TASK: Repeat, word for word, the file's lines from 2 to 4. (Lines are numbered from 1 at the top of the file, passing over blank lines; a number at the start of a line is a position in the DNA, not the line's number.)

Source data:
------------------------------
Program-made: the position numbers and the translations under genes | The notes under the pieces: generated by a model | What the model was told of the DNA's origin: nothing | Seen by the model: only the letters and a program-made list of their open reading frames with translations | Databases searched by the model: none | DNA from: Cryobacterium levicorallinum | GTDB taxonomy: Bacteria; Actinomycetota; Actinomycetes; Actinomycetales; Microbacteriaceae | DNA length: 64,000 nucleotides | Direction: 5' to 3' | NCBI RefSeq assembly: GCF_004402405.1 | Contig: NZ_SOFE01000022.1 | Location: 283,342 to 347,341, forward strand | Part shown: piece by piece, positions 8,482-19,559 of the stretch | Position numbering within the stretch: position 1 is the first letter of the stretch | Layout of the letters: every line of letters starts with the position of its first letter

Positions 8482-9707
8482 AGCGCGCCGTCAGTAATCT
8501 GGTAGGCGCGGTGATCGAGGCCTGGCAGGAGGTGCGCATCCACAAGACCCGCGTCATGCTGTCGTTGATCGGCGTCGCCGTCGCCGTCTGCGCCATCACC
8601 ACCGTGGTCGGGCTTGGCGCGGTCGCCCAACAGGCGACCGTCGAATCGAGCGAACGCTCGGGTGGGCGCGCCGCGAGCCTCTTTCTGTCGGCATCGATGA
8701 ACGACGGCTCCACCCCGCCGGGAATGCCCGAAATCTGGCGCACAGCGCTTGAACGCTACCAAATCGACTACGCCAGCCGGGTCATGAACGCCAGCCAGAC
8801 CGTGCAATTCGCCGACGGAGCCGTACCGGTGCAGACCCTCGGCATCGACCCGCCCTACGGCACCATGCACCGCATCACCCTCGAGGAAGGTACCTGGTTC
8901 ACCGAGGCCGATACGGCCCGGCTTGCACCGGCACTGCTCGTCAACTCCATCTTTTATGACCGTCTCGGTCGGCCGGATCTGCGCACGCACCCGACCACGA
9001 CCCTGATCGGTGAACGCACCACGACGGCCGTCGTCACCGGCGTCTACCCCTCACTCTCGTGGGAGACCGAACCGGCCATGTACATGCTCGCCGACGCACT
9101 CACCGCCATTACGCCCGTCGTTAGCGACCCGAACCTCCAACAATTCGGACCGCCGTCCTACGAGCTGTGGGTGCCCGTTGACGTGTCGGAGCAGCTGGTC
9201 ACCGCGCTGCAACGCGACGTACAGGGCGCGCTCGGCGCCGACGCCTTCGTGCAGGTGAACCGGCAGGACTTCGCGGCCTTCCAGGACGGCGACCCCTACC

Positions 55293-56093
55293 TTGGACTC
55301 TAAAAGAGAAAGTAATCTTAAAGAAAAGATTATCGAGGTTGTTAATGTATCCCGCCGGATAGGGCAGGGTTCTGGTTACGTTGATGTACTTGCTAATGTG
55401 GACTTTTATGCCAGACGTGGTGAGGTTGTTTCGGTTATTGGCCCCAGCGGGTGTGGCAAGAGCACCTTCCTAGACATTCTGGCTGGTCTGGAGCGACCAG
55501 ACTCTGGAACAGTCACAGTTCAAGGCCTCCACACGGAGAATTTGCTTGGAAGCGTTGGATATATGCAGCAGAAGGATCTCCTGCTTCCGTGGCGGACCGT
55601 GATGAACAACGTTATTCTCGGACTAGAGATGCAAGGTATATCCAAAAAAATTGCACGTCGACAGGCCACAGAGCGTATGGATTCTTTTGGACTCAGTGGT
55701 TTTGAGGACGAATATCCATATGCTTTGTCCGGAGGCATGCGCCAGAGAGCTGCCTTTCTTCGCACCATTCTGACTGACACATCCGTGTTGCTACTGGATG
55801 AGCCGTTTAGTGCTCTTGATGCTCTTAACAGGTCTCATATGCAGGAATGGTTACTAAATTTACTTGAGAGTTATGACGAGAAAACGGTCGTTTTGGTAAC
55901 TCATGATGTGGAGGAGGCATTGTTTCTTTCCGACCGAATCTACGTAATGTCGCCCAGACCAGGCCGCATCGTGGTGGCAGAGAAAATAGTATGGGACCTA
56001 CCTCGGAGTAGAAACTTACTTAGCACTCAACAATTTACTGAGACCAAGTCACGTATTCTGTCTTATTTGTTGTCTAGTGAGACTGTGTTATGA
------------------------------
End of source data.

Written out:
Positions 8482-9707
8482 AGCGCGCCGTCAGTAATCT
8501 GGTAGGCGCGGTGATCGAGGCCTGGCAGGAGGTGCGCATCCACAAGACCCGCGTCATGCTGTCGTTGATCGGCGTCGCCGTCGCCGTCTGCGCCATCACC